“That isn’t the answer anyone wants to hear, but generally speaking, ISVs recognize when BI is strategic to them, and they act accordingly,” he adds.
When it comes to calculating ROI, Morris says the most common outcome is that a vendor creates a go-to-market model where they are able to sell or generate revenue from their analytic products. “The ROI calculation for these data products is simple, revenue minus royalties and cost of software and implementation.”
Flaherty suggests the build or buy analysis can create the base ROI. “Does the cost of staff devoted to these capabilities exceed the licensing costs over a three-year planning window? From there, you could layer on estimates of sales gained or not lost due to the competitive landscape or customer demand.”
BI continues to play an increasingly important—and perhaps expected—role to almost every vertical. Here are highlights of embedded offers by those mentioned in this article.
GoodData offers its PoweredBy GoodData solution scalable embedded BI tool. “Our Agile Data Warehousing Service enables customers to quickly scale, even with terabytes of data,” says Morris.
InetSoft provides three product choices that share common data access and permissions layers, Style Intelligence, an all-inclusive BI application; Style Scope, a sub-product that includes visual analytics and dashboard capabilities; and Style Report, a sub-product that includes a page-oriented reporting engine.
Logi Analytics offers its Logi Info platform for software and SaaS providers to embed dashboards, reports, and self-service capabilities into software applications.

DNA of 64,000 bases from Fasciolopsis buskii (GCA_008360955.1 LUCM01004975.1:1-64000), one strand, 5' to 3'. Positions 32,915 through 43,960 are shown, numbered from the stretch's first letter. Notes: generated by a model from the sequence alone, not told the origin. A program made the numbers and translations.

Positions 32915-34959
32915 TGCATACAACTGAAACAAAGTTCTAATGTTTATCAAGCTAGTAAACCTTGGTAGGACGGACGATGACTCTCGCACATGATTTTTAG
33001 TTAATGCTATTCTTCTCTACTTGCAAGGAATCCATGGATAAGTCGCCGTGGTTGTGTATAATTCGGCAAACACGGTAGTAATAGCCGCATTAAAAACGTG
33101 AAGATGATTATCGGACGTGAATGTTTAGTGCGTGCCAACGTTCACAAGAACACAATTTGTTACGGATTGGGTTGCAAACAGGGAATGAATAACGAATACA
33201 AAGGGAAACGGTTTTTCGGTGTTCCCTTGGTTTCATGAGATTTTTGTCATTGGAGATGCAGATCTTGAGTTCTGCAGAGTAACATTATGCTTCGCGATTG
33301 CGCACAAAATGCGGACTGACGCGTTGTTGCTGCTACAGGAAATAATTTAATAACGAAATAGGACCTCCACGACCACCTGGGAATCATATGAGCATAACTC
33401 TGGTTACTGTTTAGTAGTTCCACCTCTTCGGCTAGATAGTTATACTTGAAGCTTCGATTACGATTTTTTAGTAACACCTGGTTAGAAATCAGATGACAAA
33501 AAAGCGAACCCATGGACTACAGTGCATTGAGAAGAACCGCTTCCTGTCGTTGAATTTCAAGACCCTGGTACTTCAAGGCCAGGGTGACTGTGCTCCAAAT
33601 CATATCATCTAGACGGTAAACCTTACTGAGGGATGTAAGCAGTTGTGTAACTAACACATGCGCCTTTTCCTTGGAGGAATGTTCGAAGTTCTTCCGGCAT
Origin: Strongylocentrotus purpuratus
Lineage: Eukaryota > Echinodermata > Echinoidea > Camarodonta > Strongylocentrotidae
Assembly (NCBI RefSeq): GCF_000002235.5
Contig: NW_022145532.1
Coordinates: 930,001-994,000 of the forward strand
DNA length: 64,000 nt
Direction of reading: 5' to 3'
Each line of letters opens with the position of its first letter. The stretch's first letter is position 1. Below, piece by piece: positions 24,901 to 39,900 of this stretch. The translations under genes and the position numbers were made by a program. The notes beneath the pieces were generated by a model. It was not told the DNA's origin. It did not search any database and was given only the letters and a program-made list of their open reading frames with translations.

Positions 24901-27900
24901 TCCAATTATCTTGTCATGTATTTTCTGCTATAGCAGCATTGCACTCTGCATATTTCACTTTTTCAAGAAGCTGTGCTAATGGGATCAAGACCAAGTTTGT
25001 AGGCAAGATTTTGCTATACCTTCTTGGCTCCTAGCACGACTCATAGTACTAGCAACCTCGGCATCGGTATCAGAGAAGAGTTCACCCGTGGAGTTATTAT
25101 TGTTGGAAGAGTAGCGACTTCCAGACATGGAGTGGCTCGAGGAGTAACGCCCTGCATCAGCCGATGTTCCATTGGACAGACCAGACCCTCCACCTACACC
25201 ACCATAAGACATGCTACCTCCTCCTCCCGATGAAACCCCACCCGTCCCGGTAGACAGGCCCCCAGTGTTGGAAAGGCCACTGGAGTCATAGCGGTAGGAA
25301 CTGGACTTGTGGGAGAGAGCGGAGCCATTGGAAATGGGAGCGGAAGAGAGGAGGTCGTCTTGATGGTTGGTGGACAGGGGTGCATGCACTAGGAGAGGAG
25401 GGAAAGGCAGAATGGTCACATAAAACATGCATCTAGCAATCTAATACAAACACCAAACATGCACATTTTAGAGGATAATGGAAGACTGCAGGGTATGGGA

Wong says the company recognizes the best way to license its product is to align itself as closely as it can to the way software and SaaS providers deliver value to customers. “The Logi team proposes the best fit model for its partners today and accounts for future growth. Unlike traditional BI vendors, we do not license on a per-use basis. Not only is this an unnecessary operational headache, but we do not believe that our licensing model should be the limiting factor to increasing user adoption by our customers’ customers.”
Information Builders offers its WebFOCUS platform, which can be used for embedded BI. The platform includes data discovery and visualization through WebFOCUS InfoDiscovery; InfoApp development through WebFOCUS AppStudio; predictive analytics through WebFOCUS RStat; enterprise BI search through WebFOCUS Magnify; Active Technologies that allow for emailable and disconnected analytics, as well as a variety of analytical, reporting, and geographic capabilities.